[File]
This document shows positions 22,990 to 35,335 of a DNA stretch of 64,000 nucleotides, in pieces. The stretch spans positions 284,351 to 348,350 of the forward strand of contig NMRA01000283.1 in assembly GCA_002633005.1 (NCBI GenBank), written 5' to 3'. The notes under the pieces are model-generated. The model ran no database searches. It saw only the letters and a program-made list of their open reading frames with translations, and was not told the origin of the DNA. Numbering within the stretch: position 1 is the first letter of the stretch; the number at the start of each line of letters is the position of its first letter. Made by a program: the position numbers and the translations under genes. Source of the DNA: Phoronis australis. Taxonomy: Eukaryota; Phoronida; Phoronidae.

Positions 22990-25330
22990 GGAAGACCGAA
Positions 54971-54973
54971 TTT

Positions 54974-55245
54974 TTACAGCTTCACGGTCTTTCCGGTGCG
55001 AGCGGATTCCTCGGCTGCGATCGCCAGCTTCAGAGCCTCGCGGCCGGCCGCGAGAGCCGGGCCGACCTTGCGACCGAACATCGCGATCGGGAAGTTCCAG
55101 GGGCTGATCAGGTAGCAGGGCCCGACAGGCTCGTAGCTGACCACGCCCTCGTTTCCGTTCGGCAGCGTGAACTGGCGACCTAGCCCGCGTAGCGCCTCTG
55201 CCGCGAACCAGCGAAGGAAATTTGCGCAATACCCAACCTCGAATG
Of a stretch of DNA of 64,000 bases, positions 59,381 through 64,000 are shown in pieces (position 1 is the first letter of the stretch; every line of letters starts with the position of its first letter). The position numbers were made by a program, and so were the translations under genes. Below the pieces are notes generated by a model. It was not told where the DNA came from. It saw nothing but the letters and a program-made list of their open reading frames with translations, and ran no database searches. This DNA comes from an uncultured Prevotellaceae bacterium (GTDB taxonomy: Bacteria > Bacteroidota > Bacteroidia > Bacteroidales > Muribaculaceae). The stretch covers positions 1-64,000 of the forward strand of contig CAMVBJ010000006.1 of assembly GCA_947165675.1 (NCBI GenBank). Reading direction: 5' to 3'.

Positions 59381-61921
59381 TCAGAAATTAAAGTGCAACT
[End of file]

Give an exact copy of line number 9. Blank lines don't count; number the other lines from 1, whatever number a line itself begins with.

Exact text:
55101 GGGCTGATCAGGTAGCAGGGCCCGACAGGCTCGTAGCTGACCACGCCCTCGTTTCCGTTCGGCAGCGTGAACTGGCGACCTAGCCCGCGTAGCGCCTCTG